Community is another blessed relief, with neighborhood images old and new.  Block parties held in front of our house and the pleasure of watching neighbors’ kids grow up before our eyes. Shared planting efforts in a nearby “island” where two roads merge into one, the flowers and shrubs  recently enhanced by a small birdhouse-like installation housing a book exchange. Folks pitching in to monitor homes when neighbors are away, or feed cats or take in mail. Rallying around a young widow whose husband died suddenly. The welcome diversity – white, black, young, old, Pakistani, Indian, Israeli, Russian, Christians, Jews,  other religions and no religions. This is not Donald Trump’s world.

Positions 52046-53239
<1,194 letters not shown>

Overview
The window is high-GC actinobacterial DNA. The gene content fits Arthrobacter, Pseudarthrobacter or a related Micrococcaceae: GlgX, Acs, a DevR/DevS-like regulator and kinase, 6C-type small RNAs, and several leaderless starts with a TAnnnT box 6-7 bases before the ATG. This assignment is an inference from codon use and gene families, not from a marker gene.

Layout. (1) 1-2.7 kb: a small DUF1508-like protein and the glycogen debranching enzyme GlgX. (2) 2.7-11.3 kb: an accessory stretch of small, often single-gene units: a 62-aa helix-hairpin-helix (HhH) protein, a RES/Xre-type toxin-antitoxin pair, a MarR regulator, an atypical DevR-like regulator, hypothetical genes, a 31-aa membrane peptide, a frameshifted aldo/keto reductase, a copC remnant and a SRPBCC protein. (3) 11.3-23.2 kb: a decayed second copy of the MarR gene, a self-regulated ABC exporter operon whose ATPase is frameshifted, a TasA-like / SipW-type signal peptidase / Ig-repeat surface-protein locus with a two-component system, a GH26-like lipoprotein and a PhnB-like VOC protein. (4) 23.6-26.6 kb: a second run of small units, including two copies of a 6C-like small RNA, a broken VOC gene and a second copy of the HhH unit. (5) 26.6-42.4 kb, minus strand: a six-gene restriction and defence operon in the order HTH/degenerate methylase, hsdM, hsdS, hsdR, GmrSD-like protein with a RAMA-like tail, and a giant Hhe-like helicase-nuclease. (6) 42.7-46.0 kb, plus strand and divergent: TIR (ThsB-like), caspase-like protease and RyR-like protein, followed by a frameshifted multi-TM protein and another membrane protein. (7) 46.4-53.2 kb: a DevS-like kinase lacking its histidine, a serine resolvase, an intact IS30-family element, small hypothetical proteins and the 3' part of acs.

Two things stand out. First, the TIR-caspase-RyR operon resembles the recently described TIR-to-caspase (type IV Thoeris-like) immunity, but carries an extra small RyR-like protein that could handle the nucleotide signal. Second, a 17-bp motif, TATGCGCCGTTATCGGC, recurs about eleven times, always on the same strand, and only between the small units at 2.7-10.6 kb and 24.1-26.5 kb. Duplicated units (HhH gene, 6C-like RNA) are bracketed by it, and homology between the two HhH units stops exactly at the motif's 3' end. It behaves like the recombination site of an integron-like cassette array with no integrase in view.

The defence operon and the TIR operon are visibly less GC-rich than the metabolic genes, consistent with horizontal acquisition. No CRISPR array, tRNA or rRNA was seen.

Nor is it Puerto Rico, where community has been devastated. More than a quarter of water authority customers still lack potable water, and more than 80 percent are still not back on the electrical grid. Distribution of food and other supplies is still struggling. Kids are back in school only part-time. The crisis in the wake of Hurricane Maria is staggering and endures.

Nor can we forget the Texans who lost everything in Hurricane Harvey, now clinging to hopes the Houston Astros will defeat the Yankees for the same reasons we were all buoyed by the Red Sox after the Marathon bombing.  Or those in California who lost their homes and even their lives in out-of-control wildfires.